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Retargeting of the IS608 Transposon

Kumar, Banushree (2015) MOBM01 20151
Degree Projects in Molecular Biology
Abstract
DNA transposons are a class of mobile genetic elements that can autonomously move from one genomic location to another. They are powerful drivers of genetic change and have played a significant role in the evolution of many genomes. One such transposable element, IS608 from Helicobacter pylori employs a unique mechanism of transposition as it transposes in a single-stranded DNA form and inserts specifically 3’ of a specific tetranucleotide sequence (Kersulyte et al., 2002; Guynet et al., 2008). Previous structural (Ronning et al., 2005; Barabas et al, 2008) and biochemical studies (Ton-Hoang et al., 2005) of IS608, revealed that the element chooses its integration site specifically via base-pairing between the transposon and the target... (More)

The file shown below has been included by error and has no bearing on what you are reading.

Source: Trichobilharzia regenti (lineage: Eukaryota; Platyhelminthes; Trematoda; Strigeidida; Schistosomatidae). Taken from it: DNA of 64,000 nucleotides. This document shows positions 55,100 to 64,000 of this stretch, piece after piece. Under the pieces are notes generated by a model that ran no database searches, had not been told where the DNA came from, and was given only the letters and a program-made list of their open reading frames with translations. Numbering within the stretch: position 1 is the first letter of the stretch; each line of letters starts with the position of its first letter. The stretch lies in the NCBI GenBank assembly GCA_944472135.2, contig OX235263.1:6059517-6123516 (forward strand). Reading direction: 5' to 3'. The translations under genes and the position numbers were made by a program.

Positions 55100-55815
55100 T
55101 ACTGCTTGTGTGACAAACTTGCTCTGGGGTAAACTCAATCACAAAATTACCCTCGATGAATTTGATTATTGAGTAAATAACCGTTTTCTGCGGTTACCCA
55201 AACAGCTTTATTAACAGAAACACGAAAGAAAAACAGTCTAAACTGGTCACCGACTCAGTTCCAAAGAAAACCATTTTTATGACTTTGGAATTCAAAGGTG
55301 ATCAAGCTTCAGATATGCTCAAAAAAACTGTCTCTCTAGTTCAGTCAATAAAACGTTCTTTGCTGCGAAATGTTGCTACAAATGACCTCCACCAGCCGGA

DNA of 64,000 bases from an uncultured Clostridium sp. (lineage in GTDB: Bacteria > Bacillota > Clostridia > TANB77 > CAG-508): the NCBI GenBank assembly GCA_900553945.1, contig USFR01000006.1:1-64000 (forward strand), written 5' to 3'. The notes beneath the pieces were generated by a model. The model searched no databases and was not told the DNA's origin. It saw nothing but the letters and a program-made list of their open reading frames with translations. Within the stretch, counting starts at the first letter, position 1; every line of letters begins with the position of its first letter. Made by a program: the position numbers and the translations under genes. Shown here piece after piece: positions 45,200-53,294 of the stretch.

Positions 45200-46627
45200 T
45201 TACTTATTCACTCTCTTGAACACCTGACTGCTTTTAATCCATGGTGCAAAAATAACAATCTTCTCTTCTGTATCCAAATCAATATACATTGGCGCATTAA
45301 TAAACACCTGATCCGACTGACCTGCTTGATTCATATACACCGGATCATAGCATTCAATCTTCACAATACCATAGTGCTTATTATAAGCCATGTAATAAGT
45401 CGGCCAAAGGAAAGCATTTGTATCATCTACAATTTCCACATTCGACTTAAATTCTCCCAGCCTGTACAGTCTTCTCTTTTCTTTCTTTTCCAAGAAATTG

DNA transposons are a class of mobile genetic elements that can autonomously move from one genomic location to another. They are powerful drivers of genetic change and have played a significant role in the evolution of many genomes. One such transposable element, IS608 from Helicobacter pylori employs a unique mechanism of transposition as it transposes in a single-stranded DNA form and inserts specifically 3’ of a specific tetranucleotide sequence (Kersulyte et al., 2002; Guynet et al., 2008). Previous structural (Ronning et al., 2005; Barabas et al, 2008) and biochemical studies (Ton-Hoang et al., 2005) of IS608, revealed that the element chooses its integration site specifically via base-pairing between the transposon and the target DNA. This unique feature allowed re-directing transposon integration to various four-nucleotide sequences by simply modifying the transposon DNA sequence. A key feature of the retargeting strategy was that, unlike the previous attempts to retarget mobile elements, the target specificity of IS608 could be varied straightforwardly by altering the transposon sequence without any need to modify the transposase protein.